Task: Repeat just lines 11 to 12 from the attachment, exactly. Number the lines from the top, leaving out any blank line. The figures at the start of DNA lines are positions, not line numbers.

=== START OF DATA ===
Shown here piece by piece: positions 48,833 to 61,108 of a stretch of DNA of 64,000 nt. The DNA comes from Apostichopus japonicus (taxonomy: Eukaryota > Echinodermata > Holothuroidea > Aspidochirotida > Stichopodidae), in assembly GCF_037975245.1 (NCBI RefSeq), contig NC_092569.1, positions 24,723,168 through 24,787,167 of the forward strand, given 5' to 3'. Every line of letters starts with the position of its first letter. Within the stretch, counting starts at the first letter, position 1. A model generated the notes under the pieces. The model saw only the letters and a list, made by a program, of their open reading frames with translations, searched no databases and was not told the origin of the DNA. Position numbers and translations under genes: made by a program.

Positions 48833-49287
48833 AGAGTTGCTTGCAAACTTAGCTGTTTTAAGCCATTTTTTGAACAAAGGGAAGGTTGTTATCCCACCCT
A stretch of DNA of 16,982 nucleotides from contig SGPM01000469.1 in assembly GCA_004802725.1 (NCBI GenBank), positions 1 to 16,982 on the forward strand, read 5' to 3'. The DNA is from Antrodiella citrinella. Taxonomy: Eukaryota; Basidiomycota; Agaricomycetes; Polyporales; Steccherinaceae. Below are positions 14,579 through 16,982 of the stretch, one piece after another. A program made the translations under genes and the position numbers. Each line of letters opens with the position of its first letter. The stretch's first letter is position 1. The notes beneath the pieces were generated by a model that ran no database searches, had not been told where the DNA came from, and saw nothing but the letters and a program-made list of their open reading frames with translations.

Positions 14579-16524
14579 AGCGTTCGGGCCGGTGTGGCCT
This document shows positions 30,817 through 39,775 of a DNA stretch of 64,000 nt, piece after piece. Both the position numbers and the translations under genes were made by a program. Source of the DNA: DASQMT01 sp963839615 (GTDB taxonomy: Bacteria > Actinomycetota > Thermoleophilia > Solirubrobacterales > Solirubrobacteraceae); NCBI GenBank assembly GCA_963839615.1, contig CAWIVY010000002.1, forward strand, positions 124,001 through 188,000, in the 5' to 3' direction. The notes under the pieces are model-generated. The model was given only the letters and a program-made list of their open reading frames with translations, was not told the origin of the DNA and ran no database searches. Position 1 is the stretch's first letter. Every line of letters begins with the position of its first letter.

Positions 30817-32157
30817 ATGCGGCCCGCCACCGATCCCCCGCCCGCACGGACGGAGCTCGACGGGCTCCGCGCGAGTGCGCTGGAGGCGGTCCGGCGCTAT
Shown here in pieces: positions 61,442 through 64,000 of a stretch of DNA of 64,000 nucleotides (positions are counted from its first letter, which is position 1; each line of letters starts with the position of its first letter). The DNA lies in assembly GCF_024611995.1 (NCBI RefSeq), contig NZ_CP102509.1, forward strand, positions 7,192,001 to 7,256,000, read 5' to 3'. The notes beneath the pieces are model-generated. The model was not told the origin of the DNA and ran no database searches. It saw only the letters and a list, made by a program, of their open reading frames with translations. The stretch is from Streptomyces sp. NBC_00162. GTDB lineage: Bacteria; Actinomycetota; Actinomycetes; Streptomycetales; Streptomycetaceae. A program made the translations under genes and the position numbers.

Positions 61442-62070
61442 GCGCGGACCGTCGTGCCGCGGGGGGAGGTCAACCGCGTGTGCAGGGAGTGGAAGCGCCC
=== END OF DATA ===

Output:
Positions 61442-62070
61442 GCGCGGACCGTCGTGCCGCGGGGGGAGGTCAACCGCGTGTGCAGGGAGTGGAAGCGCCC